“I feel harassed. I believe the city is being bullied,” Ms Barrett-Layne said in an interview. “I feel like my character, my name, my church has been defamed with lies and everything has been taken out of context.”
In her book, “Challenging Your Disappointments as Appointments With Destiny,” Ms. Barrett-Layne, Senior Pastor of Reach Out and Touch Ministries International in Staten Island, wrote of the challenges facing young people in prison: “They live under the grip of fornicating homosexual lifestyles with the risk of being infected with the AIDS virus and other sexually transmitted diseases.
In another section, she wrote that Christian leaders struggle with “the same temptations of drugs, alcohol, homosexuality, fornication, adultery, pornography, pedophilia, theft, lying, envy, covetousness and all the other sins with which the congregation struggles”.
Crystal Hudson, a black Brooklyn councilwoman who is co-chair of the city council’s lesbian, gay, bisexual, transgender and queer caucus, supported the decision to remove Ms Barrett-Layne from the education panel. But she asked why Ms Barrett-Layne had been forced to resign when the three men named were supported by the mayor despite the storm caused by their appointments, and allowed to stay.
“I agree 100% that she should have quit. But I also don’t lose sight that as a black woman, she is the one who will quit when we still have other men who have made very similar points,” Ms. Hudson said.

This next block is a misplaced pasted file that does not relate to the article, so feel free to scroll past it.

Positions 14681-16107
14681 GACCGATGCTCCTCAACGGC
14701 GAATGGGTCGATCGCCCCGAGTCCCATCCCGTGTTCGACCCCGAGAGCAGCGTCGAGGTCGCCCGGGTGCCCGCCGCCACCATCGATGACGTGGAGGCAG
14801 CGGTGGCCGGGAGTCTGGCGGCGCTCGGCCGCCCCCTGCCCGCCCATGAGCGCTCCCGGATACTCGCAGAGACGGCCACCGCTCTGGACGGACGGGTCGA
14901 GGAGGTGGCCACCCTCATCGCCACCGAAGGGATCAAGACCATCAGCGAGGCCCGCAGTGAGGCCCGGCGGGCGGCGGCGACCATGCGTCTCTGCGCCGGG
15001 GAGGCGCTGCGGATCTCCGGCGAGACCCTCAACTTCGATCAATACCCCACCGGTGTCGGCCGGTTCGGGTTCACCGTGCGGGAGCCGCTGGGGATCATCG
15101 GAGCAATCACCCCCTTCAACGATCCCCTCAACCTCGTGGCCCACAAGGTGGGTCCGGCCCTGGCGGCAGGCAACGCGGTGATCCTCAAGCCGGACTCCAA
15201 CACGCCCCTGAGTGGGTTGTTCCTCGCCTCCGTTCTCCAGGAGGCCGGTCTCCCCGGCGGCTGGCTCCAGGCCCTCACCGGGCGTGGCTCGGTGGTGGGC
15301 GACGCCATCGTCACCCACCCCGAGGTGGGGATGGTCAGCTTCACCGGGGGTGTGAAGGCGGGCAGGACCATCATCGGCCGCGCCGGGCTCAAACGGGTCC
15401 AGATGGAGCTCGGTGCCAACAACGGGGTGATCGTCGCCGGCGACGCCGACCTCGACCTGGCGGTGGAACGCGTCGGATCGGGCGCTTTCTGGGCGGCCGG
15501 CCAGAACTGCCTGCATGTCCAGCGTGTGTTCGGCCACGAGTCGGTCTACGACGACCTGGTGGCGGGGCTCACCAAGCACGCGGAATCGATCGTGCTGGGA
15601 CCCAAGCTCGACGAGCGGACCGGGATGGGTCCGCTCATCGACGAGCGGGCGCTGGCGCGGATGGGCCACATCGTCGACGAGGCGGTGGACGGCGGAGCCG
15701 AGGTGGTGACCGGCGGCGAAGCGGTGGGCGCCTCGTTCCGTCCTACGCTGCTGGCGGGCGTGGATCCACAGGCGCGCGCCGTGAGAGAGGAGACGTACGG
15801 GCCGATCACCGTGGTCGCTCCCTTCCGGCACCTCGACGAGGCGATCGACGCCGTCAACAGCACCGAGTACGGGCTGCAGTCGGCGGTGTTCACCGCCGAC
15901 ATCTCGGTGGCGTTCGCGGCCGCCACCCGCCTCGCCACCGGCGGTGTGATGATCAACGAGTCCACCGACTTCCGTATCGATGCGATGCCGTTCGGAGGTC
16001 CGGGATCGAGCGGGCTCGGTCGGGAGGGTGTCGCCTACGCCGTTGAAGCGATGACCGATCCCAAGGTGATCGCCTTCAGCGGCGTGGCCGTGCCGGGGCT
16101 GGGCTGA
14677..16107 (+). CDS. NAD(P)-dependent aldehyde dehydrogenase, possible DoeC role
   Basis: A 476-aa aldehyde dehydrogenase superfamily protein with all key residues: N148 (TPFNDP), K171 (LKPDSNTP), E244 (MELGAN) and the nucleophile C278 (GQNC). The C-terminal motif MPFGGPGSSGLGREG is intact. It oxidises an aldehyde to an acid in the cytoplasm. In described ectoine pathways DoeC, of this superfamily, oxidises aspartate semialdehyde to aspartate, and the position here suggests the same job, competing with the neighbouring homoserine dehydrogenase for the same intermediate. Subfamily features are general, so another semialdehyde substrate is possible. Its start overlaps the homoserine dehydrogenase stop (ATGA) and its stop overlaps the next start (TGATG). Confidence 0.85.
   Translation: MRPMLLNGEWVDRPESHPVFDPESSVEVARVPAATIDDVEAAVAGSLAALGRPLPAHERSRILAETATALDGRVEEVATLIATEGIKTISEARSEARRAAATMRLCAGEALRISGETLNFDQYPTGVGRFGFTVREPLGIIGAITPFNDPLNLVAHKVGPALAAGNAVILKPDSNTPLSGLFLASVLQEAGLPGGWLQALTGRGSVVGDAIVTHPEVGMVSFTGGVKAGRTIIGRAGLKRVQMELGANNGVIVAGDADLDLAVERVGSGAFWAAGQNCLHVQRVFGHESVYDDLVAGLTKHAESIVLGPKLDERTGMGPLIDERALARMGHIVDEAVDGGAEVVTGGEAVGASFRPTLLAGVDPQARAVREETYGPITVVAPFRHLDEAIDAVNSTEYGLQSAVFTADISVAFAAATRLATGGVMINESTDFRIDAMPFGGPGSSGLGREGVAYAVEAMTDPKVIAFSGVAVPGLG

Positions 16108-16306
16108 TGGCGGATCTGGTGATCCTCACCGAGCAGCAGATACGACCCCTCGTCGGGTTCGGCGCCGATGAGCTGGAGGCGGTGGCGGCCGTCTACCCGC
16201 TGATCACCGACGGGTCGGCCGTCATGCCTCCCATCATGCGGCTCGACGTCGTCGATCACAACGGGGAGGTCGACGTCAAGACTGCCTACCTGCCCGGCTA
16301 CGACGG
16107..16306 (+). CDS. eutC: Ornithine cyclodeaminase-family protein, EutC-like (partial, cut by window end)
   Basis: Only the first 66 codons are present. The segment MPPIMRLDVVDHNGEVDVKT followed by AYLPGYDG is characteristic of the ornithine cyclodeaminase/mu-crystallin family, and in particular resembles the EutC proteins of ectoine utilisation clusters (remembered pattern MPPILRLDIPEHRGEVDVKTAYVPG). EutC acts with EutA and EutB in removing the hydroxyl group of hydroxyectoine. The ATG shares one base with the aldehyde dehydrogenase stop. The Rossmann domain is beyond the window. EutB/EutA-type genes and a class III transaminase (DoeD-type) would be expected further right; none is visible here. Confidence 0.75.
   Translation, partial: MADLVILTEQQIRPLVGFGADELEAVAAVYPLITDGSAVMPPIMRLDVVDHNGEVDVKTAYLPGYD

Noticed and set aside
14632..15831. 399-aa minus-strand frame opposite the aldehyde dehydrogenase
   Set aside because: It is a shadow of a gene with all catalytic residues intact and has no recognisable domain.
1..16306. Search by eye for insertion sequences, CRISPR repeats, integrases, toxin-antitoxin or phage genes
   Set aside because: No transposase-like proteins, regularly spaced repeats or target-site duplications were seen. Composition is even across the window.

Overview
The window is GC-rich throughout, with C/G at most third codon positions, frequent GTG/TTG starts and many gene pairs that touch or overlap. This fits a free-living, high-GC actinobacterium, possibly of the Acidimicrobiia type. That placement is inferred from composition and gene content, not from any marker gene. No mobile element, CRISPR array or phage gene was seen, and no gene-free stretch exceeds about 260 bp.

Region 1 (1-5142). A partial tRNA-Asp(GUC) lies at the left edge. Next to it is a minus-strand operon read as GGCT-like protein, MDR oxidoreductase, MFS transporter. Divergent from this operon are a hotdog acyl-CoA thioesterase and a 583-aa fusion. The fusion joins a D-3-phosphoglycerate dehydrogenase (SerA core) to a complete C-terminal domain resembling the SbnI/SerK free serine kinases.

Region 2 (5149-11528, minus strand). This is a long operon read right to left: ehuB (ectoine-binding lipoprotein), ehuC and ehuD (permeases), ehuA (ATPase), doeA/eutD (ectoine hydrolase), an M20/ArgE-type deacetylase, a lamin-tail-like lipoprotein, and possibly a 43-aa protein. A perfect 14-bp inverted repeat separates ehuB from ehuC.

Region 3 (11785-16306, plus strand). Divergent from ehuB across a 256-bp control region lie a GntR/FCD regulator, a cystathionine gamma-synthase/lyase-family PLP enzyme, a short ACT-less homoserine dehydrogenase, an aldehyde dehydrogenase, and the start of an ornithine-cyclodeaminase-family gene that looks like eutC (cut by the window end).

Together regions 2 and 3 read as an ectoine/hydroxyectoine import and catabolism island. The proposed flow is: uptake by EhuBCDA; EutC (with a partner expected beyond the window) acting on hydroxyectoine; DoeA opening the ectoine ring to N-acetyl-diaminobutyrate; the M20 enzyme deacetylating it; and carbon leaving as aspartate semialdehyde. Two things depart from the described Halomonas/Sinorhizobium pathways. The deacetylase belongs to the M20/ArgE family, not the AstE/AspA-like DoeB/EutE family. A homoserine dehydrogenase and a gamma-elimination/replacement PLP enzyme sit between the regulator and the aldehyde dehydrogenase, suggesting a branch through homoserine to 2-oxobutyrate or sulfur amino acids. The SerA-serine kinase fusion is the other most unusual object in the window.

Erick Salgado, who was appointed assistant commissioner for external affairs in the mayor’s Office of Immigrant Affairs, had actively opposed marriage equality when he ran for mayor in 2013; Gilford Monrose, executive director of the mayor’s office of faith and community partnerships, said homosexuality was a ‘way of life’ that he did not “agree” with but that he accepted and loved everyone; and Fernando Cabrera, Senior Advisor in the Office of Faith and Community Partnerships, visited Uganda in 2014 and makes supportive remarks on the law of the land which makes homosexuality a crime punishable by life imprisonment.
City officials said the remarks by Mr. Salgado, Mr. Cabrera and Mr. Monrose were known before they joined the town hall, and that Mr. Adams spoke to the three men to inform them that their past statements were unacceptable and would not be tolerated. in its administration.